Friends. I see a lot of people who have grown up with us and our music has meant something to them over their lives. We just played in Grand Junction, Colo., at this festival, it was the biggest crowd they ever had there, just a whole bunch of people who grew up with us. That’s pretty much what we see when we tour the country. They may have not been to a Poco concert in 20 years but our music meant something to them … and they come back to see us.
Are there artists, past or present, that as a fan you would love to have the same relationship with them as Poco has with its fans today?
There are people I really love as artists. I think Tom Petty is off the planet great. … I really love John Mayer. I think he’s incredibly talented and I love listening to his music. … I like Joe Bonamassa. I can’t believe he’s so talented … the gift he has is amazing and I think he’s awesome.
I like the musicians’ musicians. The guys who really do it, not the kind of faux artists.
That phrase – “musicians’ musicians” – pretty much describes those days at the Troubadour. You and the people you’ve mentioned, you were all the cream of the crop, so to speak.
I don’t know if you know this, but I’ve been nominated and voted into the Steel Guitar Hall Of Fame. I go in Aug. 31 and I’m going to be in there with all the famous steel guitar players. That’s pretty cool. Another recognition, which is really nice.
When I was a teenager in Denver playing in little country bars and working at the music store there, John Edwards Guitar Center, I never would have dreamed I would be put into the Steel Guitar Hall Of Fame with all my heroes. If the guys back then, if we had all known that, we would have just flipped out.
What’s the creation process like for today’s Poco?
I can’t really explain it but “Crazy Love” was written in about half an hour. A lot of songs really are gifts that come to you. I’ve heard people say this before, “Your job as a songwriter is not to get in the way of the song but to let it flow through you.” That’s what I try and do. … And a lot of songs pass through, some of them are good, some of them aren’t good. You weed out the good from the bad, that’s pretty much the deal. And you have a message, something to say. If you have something to say, you can write 100 songs but if you’re going to say, “I love you, dear,” 100 different ways, it’s just not going to work.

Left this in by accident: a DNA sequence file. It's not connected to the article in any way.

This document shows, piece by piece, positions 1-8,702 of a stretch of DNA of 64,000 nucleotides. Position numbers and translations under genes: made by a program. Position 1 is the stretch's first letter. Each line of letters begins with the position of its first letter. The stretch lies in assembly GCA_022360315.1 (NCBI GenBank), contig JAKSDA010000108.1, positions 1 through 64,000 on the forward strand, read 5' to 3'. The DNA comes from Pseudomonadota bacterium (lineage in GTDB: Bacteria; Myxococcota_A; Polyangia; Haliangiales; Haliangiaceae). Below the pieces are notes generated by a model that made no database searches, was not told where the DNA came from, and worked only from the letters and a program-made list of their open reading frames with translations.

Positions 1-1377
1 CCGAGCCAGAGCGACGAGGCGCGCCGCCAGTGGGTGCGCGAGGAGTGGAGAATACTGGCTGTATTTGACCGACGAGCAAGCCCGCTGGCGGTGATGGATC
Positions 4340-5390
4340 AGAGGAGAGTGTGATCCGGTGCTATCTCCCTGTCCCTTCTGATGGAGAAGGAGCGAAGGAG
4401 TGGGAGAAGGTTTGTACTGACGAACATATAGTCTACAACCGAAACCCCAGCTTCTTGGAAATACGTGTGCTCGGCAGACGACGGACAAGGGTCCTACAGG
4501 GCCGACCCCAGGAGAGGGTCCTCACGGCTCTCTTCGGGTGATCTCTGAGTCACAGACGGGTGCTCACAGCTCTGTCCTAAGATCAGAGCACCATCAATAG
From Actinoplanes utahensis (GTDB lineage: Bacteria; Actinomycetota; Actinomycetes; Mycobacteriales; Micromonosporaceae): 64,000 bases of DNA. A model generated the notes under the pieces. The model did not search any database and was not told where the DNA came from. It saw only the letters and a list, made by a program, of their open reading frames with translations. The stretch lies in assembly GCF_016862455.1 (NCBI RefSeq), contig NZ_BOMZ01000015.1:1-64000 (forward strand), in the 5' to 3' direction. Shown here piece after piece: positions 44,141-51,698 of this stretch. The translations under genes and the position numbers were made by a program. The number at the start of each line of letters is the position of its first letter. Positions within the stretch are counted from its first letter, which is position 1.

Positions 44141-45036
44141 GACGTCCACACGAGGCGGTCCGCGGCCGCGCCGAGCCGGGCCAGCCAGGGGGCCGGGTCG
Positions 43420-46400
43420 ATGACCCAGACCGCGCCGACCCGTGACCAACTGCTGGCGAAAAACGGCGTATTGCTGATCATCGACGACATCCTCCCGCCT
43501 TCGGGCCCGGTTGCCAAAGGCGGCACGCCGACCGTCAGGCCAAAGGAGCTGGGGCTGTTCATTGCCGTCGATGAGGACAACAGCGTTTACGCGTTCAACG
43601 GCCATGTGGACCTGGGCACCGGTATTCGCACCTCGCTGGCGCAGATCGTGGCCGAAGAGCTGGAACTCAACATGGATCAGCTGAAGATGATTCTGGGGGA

Was there an inspiration for “Crazy Love?” Perhaps a lady in your life at the time?
I was actually doing some work on the house I lived in in Los Angeles and the melody hit me. I looked out … we lived up on this hill and there were all these trees, their branches entwined and I started thinking about the lyrics to that song, it just came to me. I picked up a guitar and that was it.
Van Morrison has a great song called “Crazy Love” and I when I got it I thought I would have to change the words. … When I got to the chorus, I told the guys when I played it for them, I said, “Listen, I’ll come up with words for that,” and they said, “No, don’t you dare. That’s the only way it should be.” I was never comfortable with the song until everyone told me it was OK.
When my “Crazy Love” came out The Allman Brothers had a song called “Crazy Love” that came out at the same time. There were six different “Crazy Loves” released at the same time which kind of took the pressure off of me.
Do you think, as a young band, Poco would have made it in today’s music climate?
Oh, yeah, absolutely. I hear a lot of young bands that are incorporating the same kind of … Our concept was to take rock ’n’ roll, which was what Richie wrote. He had rock ’n’ roll songs, chords and lyrics, and colored that with country instruments. There weren’t synthesizers then so if you were to color something you had to do it with real instruments.
There’s “Americana” and a lot of what’s going on in country music today is exactly what we were doing in 1968. It’s like heavy metal music with a banjo in the background. It’s a hillbilly singer with rock ’n roll going on behind them. It’s the exact same concept we started off with in 1968.
I think it’s really sad, to tell you the truth, that country music is gone. The Merle Haggards and the Ernest Tubb, Ray Price, Patsy Cline, all the true country music, the sound of country music is gone. That’s really sad. That’s the only music format I can think of that has died. There’s still jazz, there’s still Dixieland. … Bluegrass that’s true to its roots although there’s great progressive bluegrass, but there’s true bluegrass as well. All those forms, rock ’n’ roll and all that stuff is around and you can find it but there’s no more country music.
Regarding the different ways acts are marketing music, such as Dave Matthews Band creating its own “Caravan” festivals or Zach Brown Band’s “Southern Crossing” events combining food and music – do you think these methods would have been applicable during Poco’s early years?